I think this needs to be considered in context.
I went to a regional university for my PhD which had a world leading department in the field of study I was investigating. It is considered a truly world class research department. However, the university itself? Not so much. And therein lies the problem. Although my PhD was recognised as coming from a “big name department”, the university itself offered little in the way of skills development, teaching opportunities, or workshops.
Upon graduation, I was lucky that I found a postdoctoral position in a department where people knew of the high quality research being done in the department where I did my PhD. And I had the right technical skills – which I developed myself through trial and error during my PhD project. However, without that, I would have been in trouble. I had little in the way of teaching experience, I had undertaken no generic skills courses (they weren’t offered), and as I didn’t do my PhD at a Group of Eight university, we very rarely had workshops or seminars on offer.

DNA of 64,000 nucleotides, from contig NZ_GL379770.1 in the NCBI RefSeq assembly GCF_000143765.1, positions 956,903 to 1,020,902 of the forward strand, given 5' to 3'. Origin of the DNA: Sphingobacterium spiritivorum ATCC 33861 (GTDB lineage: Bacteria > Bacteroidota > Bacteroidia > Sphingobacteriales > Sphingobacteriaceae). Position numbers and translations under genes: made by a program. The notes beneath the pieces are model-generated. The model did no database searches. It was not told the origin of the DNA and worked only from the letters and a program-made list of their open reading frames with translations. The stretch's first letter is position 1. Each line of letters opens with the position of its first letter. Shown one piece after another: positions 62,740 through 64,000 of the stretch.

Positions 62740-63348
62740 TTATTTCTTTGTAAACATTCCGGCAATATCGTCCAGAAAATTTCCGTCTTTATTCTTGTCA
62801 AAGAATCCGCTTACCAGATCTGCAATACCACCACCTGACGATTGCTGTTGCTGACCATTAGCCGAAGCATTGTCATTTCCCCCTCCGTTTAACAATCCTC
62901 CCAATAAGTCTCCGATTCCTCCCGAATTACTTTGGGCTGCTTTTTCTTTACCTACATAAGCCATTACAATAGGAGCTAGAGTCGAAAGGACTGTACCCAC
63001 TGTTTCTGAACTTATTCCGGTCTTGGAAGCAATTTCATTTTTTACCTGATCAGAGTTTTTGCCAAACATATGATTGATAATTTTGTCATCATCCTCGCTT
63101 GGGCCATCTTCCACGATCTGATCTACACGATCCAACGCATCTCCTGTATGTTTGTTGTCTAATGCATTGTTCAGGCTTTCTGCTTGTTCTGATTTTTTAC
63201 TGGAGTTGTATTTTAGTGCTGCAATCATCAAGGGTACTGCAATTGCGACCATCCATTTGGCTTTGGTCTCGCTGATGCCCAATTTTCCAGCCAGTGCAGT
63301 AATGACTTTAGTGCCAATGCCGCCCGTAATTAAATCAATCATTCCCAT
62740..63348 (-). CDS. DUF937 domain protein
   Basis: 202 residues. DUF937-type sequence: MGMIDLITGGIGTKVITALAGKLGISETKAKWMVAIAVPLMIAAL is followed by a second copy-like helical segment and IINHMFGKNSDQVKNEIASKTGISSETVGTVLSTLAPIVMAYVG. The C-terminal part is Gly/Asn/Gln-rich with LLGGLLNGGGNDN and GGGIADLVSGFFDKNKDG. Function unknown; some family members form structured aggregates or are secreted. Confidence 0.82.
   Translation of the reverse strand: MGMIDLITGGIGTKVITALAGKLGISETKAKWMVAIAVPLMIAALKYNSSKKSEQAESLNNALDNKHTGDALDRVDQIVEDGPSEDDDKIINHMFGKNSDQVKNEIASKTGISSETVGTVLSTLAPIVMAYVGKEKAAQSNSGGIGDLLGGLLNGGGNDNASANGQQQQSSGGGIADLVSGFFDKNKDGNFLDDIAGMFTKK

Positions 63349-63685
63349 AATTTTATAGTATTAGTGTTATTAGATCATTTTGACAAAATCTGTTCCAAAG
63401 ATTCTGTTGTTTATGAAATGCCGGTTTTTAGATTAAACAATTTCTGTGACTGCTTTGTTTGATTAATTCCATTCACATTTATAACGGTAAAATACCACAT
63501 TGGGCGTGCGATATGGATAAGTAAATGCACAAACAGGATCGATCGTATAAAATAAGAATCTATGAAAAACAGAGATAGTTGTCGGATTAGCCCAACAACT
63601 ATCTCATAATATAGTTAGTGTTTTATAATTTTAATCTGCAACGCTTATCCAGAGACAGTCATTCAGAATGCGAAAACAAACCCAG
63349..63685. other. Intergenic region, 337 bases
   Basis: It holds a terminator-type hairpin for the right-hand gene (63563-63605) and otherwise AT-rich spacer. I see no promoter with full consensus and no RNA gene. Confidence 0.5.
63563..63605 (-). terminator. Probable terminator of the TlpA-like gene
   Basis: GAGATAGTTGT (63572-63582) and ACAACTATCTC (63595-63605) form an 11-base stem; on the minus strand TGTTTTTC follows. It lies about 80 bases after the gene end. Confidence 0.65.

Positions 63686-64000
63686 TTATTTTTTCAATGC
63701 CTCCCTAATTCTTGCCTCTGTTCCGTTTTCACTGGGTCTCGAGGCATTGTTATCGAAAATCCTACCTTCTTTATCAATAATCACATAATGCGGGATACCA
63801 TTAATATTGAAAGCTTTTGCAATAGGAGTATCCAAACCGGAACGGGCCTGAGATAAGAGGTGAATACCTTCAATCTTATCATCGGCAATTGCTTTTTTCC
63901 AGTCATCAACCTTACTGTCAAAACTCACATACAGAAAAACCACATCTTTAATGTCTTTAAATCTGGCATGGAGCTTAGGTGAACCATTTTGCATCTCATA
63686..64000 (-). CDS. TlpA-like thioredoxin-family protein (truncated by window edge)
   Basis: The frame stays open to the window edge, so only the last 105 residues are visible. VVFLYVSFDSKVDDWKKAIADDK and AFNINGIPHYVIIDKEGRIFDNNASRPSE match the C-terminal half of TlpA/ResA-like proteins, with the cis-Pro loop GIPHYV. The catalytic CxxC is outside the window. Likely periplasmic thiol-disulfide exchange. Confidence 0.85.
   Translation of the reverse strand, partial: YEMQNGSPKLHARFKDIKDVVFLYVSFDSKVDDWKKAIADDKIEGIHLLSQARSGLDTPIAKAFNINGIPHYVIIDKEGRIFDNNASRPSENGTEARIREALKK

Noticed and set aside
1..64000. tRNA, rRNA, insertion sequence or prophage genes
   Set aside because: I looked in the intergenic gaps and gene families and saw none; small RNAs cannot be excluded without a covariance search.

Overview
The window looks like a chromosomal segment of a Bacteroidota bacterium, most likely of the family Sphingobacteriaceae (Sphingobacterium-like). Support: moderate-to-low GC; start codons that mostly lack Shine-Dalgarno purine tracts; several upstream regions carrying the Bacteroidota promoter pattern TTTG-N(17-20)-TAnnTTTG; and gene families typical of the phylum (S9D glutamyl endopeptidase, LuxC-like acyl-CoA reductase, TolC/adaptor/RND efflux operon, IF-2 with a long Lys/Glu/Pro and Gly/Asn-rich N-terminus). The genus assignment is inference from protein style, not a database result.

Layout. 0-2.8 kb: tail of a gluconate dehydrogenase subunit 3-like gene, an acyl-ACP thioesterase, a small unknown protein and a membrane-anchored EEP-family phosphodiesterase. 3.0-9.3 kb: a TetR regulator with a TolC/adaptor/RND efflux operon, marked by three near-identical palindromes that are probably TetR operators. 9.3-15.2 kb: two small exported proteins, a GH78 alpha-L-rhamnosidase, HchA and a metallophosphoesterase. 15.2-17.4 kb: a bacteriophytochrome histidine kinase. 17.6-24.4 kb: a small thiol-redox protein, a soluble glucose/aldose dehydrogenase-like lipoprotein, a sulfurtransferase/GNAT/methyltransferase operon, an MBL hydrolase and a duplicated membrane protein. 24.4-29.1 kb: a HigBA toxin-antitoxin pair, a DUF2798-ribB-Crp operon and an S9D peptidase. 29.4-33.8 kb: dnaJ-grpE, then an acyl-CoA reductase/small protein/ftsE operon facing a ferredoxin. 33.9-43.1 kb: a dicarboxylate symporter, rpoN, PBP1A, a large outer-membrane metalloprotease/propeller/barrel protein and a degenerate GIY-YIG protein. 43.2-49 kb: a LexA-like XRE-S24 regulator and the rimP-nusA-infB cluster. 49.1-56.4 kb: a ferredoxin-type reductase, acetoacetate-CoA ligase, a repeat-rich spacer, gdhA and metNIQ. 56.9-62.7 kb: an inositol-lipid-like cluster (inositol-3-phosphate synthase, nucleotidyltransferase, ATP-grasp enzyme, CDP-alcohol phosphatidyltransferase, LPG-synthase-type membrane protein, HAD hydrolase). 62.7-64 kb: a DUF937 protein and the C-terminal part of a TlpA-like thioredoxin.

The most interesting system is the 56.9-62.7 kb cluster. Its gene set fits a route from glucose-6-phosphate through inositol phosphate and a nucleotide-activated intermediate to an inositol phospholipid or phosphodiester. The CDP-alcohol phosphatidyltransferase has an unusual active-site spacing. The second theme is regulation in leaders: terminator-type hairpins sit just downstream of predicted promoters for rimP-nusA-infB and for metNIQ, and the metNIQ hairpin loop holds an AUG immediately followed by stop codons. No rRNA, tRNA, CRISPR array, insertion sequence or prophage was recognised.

We need to face the reality that unless you’re at a major/Go8 university in Australia, then the ability to develop yourself outside of your PhD project can be extremely limited.
In a recent lecture at ANU, the esteemed research education expert Dr Margaret Kiley claimed that if we set out to design the Australian PhD from scratch we wouldn’t start from here. The PhD assessment (in most cases, a long form thesis), she argued, does not not necessarily develop the full panoply of skills we expect in a working researcher, inside or outside of academia.
One of the clever students in the audience absorbed the implications of Margaret’s lecture straight away and asked:
If that’s the case, what should I spend my time on? At the moment I spend most of my time reading and writing because that’s what I’m being assessed on. Should I be doing more?
The student’s question went right to the heart of an issue that has been frustrating me…
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